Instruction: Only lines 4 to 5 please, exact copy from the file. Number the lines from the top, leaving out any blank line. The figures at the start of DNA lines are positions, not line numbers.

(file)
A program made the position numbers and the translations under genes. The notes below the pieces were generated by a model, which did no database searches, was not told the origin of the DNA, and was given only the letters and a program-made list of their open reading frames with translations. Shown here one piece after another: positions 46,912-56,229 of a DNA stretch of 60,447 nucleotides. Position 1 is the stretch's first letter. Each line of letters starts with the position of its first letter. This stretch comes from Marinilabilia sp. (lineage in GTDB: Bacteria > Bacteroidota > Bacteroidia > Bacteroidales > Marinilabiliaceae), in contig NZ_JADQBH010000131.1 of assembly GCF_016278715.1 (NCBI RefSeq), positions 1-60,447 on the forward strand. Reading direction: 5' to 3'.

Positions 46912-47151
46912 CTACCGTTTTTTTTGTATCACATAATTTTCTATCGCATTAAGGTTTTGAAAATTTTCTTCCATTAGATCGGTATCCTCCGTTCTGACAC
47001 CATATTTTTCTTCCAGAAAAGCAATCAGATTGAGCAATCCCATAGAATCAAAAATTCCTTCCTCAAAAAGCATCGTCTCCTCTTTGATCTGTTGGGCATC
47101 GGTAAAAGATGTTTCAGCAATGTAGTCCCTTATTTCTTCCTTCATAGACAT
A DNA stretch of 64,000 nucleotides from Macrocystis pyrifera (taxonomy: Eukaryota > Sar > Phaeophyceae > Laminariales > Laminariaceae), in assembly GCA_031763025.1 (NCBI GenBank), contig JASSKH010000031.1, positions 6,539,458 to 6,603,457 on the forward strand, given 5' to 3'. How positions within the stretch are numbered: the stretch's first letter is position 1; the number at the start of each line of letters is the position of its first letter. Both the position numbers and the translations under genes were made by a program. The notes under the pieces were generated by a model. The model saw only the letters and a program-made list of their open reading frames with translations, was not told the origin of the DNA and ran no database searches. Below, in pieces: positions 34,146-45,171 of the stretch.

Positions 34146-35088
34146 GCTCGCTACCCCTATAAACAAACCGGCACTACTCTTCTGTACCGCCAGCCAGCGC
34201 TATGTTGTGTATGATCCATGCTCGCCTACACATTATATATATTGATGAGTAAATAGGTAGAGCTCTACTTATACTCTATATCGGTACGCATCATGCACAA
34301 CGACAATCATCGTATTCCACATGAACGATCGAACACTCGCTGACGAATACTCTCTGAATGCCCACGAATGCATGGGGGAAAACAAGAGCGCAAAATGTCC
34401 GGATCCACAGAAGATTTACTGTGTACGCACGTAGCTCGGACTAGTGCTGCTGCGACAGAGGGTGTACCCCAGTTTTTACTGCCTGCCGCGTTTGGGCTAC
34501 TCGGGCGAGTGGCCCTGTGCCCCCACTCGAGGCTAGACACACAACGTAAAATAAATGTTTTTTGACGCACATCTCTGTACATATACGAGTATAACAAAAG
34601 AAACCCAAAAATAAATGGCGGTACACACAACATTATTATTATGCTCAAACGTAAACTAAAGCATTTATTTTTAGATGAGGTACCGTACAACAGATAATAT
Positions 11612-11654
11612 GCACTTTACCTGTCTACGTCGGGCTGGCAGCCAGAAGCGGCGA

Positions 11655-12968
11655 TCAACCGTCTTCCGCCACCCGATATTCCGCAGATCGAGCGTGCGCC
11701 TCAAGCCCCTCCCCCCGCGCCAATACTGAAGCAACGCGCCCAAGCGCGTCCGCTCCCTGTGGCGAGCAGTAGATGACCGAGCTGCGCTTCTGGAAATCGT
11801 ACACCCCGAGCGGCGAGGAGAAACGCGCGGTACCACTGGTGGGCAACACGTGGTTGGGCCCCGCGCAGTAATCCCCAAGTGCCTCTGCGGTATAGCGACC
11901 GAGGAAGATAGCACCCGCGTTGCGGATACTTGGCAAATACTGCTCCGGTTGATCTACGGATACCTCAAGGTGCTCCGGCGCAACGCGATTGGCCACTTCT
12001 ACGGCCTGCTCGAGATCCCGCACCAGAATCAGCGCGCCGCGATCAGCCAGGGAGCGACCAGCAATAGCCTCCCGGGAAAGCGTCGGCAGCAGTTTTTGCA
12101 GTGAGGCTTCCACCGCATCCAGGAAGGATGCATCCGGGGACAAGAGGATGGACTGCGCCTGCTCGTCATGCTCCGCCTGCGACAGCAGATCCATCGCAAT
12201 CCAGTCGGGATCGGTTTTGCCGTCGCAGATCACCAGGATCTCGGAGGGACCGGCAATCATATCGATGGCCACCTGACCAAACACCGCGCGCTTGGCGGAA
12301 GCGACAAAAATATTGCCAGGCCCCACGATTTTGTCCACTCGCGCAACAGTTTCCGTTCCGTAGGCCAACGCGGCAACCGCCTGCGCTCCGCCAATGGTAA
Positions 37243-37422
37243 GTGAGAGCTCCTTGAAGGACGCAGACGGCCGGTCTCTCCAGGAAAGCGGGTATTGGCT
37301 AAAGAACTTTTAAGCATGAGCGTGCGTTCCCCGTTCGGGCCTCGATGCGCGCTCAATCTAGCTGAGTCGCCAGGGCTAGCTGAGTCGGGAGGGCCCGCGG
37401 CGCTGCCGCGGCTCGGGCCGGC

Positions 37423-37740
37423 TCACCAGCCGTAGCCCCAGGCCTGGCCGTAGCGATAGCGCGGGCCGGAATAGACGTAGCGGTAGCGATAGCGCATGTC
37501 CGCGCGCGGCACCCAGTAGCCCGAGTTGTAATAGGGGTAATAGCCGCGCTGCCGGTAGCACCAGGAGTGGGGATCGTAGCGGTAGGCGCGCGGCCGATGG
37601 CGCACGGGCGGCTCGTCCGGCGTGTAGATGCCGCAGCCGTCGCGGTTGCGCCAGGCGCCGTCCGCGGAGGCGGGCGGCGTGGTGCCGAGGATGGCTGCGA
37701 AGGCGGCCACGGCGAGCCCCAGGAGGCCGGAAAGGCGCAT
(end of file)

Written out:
47001 CATATTTTTCTTCCAGAAAAGCAATCAGATTGAGCAATCCCATAGAATCAAAAATTCCTTCCTCAAAAAGCATCGTCTCCTCTTTGATCTGTTGGGCATC
47101 GGTAAAAGATGTTTCAGCAATGTAGTCCCTTATTTCTTCCTTCATAGACAT